Tumor growth is slowed in mice housed at thermoneutral temperatures (30 to 31°C).
Major finding: Tumor growth is slowed in mice housed at thermoneutral temperatures (30 to 31°C).
Concept: Cold stress induced at standard housing temperatures (20 to 26°C) may suppress antitumor immunity.
Impact: Ambient temperatures should be considered when modeling cancer and responses to therapy in mice.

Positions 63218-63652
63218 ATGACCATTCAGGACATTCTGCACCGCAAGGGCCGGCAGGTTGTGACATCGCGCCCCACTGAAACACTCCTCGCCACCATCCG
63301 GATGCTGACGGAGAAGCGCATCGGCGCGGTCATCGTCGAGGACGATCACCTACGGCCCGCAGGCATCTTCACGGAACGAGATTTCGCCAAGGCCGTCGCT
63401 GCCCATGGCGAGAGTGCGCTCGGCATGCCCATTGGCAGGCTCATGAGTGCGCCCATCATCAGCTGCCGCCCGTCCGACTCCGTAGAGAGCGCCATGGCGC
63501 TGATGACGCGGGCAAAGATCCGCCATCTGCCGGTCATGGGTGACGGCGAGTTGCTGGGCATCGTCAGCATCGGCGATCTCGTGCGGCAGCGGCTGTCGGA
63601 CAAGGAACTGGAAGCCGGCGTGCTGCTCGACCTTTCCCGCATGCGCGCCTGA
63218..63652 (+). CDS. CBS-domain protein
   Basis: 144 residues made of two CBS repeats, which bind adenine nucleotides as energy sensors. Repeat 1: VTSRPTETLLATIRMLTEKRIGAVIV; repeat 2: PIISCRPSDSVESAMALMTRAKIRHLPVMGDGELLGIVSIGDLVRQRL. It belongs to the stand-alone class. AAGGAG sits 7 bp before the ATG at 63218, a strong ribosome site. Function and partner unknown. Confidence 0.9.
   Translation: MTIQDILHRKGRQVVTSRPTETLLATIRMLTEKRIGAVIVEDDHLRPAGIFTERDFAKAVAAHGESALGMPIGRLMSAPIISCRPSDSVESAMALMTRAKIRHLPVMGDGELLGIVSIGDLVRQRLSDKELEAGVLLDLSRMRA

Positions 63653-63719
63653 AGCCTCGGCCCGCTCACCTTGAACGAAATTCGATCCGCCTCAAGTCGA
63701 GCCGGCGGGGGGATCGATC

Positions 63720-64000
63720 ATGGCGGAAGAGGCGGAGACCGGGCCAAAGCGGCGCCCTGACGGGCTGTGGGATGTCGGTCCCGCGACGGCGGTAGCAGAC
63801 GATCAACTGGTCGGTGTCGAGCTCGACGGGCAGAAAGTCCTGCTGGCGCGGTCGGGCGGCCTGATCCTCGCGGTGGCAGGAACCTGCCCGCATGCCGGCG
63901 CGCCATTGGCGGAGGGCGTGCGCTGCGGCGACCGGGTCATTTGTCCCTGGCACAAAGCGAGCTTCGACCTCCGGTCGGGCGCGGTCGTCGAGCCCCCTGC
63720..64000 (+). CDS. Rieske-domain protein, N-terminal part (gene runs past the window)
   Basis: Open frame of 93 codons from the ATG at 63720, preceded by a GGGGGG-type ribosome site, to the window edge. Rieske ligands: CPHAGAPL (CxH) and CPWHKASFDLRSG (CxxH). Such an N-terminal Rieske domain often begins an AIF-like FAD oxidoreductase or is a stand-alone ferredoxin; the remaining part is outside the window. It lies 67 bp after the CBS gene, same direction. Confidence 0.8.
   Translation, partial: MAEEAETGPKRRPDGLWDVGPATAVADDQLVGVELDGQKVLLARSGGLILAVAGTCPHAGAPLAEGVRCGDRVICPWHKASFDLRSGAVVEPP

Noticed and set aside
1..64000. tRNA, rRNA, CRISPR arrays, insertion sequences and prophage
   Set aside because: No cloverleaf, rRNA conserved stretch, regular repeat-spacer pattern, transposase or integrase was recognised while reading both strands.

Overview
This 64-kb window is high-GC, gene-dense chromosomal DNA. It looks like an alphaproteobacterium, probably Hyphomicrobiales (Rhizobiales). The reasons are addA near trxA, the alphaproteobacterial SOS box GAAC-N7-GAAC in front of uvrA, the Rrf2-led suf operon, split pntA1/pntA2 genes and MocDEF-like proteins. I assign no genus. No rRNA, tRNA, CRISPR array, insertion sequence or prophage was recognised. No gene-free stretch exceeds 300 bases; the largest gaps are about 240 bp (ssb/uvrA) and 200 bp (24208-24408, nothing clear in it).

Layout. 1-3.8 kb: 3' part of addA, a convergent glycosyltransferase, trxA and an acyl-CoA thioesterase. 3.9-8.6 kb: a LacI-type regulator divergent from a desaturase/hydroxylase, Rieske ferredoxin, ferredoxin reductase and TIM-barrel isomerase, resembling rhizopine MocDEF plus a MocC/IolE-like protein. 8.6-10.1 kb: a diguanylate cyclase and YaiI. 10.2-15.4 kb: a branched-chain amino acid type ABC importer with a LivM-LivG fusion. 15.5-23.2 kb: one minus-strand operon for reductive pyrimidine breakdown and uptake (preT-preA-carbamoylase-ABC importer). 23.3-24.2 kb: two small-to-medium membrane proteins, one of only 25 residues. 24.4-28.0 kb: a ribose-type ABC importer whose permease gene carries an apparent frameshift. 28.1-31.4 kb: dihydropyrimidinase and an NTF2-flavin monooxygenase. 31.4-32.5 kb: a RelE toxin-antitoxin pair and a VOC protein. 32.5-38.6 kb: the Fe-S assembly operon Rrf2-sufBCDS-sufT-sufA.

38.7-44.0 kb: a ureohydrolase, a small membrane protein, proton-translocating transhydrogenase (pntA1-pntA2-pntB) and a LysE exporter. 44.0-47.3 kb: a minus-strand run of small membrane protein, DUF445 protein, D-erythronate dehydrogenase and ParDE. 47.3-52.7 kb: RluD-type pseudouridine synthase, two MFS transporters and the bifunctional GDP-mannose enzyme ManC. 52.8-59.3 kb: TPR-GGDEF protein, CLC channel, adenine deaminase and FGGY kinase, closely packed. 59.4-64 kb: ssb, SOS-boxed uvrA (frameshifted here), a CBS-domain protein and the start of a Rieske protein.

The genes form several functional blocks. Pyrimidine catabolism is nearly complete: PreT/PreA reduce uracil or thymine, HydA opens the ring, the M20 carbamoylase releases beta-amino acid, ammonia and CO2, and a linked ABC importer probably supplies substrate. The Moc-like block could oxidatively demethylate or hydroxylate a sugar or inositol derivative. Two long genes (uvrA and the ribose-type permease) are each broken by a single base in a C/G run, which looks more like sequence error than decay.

To ensure the comfort of animal care technicians and reduce the need for frequent cage cleaning, the National Research Council mandates that mice be housed at a constant temperature between 20 and 26°C. In this range, mice can maintain a normal body temperature, but thermogenesis is required because basal metabolism is only sufficient to maintain normal body temperature at 30 to 31°C (a state known as thermoneutrality). Concerned that chronic cold stress caused by standard, subthermoneutral housing temperatures might affect outcomes of in vivo experiments, Kokolus and colleagues compared tumor formation, growth, and metastasis in several commonly used mouse models housed at either standard temperature (approximately 22 to 23°C) or thermoneutral temperature (approximately 30 to 31°C). Remarkably, the tumor growth rate and metastatic burden of mice housed at thermoneutral temperature were significantly reduced compared with those housed at standard temperature. In contrast, differences in tumor growth were not observed in immunodeficient mice, suggesting that subthermoneutral temperatures may affect antitumor immune responses. Indeed, fewer active cytotoxic CD8+ T cells were found in the tumor microenvironment and more immunosuppressive myeloid-derived suppressor cells were observed in the spleen at standard temperature than at thermoneutral temperature. At standard temperature, but not thermoneutral temperature, the body temperature of mice bearing large tumors also fell by 1 to 2 degrees, indicating that tumor growth impairs thermoregulation under subthermoneutral conditions. Moreover, unlike tumor-free mice, which preferred thermoneutral temperature over standard temperature in a temperature preference assay, tumor-bearing mice preferred the warmest temperature available (38°C), an example of heat-seeking behavior consistent with elevated cold stress and an increased requirement for thermogenesis. Collectively, these findings raise the possibility that at standard animal housing temperatures, murine tumor model experiments are performed in the context of cold stress–induced metabolic changes and immunosuppression and may not accurately model antitumor immune responses.